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Make Love Not Porn!

Porn may not be a "neurotoxin" but it's time to talk about how it's changing our sexual lives.

By Vanessa Richmond, 16 Dec 2009,


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There are no more male porn virgins. A Canadian study released this week sought to compare the views of 20-something men who watch porn with those who don't. They couldn't find a single one who hadn't seen any. "Guys who do not watch pornography do not exist," concluded the lead researcher, Prof. Simon Louis Lajeunesse of the University of Montreal's School of Social Work.

Guys who watch a lot of pornography, however, are easy to find. Of the 20-something heterosexual men they interviewed, most had sought out pornography for the first time at age 10. The single men among them, on average, watch porn three times a week for 40 minutes, and those in relationships, 1.7 times a week for around 20 minutes. In no small part that's because porn is so easy to find: 90 per cent of consumption is on the Internet, while only 10 per cent is from the video store.

But no matter: the authors of the study concluded that the sex lives of their young subjects were "pretty conventional, almost identical to their parents," that "pornography has been demonized and that its effects are negligible." And that pornography is not a "neurotoxin" that damages the brain as some anti-pornography "crusaders" claim: "As for the persistent perception that pornography breeds crime against women: aggressive men don't need porn as an incentive to be violent."

'You like that, baby?'

I can accept that pornography doesn't make its audience violent, and that most people's sex lives are still pretty conventional. But when I asked my friends about their experiences, they couldn't disagree more that porn's effects are negligible. Few of my friends are anti-porn. None think pornography makes men violent. But all say porn has changed their male partners' approach to sex. Like the authors of the recent glut of articles on the topic, my friends mention everything from new pubic hair preferences to new special requests. One friend said she's dreading her boyfriend's upcoming birthday because he views it as his "anything he wants" night. While she doesn't mind dressing up, she's dreading the "porn requests" (she didn't specify what those are, so we can only imagine).

In a recent piece on Salon, Mary Elizabeth Williams realized porn had changed her sex life when her partner asked, for the 18th time, without noticing that she wasn't answering, "You like that, baby?" And then it hit her: "I wasn't just having bad sex. I was having bad porn sex."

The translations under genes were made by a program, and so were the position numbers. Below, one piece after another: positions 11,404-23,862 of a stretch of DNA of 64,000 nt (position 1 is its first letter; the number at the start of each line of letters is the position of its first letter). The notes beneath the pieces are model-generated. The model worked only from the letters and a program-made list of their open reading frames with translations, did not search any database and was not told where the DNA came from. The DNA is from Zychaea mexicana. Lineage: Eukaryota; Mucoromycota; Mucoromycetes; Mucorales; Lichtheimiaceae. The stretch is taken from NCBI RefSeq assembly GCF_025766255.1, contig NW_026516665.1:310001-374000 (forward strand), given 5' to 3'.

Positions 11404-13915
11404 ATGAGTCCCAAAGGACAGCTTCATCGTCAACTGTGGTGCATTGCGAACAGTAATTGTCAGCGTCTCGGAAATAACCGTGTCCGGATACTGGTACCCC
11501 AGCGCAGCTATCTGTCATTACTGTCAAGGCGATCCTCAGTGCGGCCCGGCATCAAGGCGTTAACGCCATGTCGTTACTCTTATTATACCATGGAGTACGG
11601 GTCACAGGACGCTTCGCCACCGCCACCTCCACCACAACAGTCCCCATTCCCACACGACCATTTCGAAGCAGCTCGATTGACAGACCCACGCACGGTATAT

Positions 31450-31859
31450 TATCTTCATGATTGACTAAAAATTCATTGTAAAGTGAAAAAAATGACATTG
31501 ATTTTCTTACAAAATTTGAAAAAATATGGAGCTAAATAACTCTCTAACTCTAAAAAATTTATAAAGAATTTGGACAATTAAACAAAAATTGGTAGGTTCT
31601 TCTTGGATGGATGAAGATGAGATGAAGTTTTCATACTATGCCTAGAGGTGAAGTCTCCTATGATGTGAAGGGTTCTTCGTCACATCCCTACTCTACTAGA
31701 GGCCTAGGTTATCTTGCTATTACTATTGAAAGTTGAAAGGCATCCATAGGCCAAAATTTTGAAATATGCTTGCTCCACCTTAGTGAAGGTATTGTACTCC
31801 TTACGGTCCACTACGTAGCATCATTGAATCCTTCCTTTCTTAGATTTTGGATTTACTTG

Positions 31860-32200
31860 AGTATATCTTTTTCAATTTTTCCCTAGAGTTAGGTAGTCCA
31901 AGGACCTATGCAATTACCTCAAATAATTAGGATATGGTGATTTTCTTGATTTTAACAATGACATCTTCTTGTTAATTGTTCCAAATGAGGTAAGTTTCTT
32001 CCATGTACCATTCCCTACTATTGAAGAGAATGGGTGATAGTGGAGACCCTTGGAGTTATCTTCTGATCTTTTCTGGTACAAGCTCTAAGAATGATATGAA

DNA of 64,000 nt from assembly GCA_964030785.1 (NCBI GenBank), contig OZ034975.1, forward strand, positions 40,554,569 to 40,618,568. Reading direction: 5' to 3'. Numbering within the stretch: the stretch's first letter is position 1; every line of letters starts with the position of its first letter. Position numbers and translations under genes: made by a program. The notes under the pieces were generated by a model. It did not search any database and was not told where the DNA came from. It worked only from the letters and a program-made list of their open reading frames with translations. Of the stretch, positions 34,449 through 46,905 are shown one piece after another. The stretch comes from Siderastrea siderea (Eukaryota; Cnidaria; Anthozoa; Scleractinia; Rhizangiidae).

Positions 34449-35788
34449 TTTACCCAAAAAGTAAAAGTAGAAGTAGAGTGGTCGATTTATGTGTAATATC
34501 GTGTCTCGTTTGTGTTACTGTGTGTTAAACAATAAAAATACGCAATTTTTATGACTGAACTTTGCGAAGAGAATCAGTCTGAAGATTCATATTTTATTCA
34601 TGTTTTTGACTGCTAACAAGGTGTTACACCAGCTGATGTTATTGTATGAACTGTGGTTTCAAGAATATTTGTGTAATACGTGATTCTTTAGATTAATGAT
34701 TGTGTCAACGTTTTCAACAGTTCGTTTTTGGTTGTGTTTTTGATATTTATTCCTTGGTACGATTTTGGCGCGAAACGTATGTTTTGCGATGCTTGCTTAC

Williams and others are experiencing firsthand the effect porn has had not just on grown men who grew up without it and are now watching it, but on the young generation that grew up watching it. And the effect on that generation -- Generation Y -- is even more significant, especially given the dearth of real sex ed. According to an article in Details, "The awkward truth... is that 90 per cent of 8- to-16-year-olds have viewed pornography online. Considering the standard climax to even the most vanilla hard-core scene today, that means there is an entire generation of young people who think sex ends with a money shot to the face."

In that same article, one 21-year-old college student described his first "real-life ejaculate-to-the-face finale like this: 'It was the happiest moment of my young life. There is just something about blowing a load in a chick's face that makes you feel like a man.'" The author went on to say that "For most men over 30, facials aren't something you actually do. They're like car chases or hurling someone through a plate-glass window -- the difference between cinema and life. But the ubiquity of porn has blurred the line."

Time to fix the porn distortions

Last week at the Ted conference, Cindy Gallop, a self-described "mature, experienced, confident older woman" and successful ad executive said in a witty and much tweeted- and blogged-about four-minute talk (Robin Williams even did a 10-minute stand-up routine based on it) that in her personal experience, porn has significantly "distorted" the ways young males think about sex. She gives one (very funny) example in her talk (NSFW) of just what porn has wrought -- it involves the facial department. And because she is, as aforementioned, a "mature, experienced, confident older woman," she feels it's her responsibility to speak up, especially on behalf of younger women who might mistakenly think they have to put up with the new status quo if they want their guy to put out.

Gallop, who likes to date and have sex with "younger men" in their 20s, sees the need for some "reeducation, rehabilitation, and reorientation," which she's willing to provide. And because the myths are so widespread (sorry), she says it's going to take a concerted effort to counter them. So she's launched, a Web site she hopes will counter the specific myths propagated by the porn industry with the realities, and also stimulate, um, debate.

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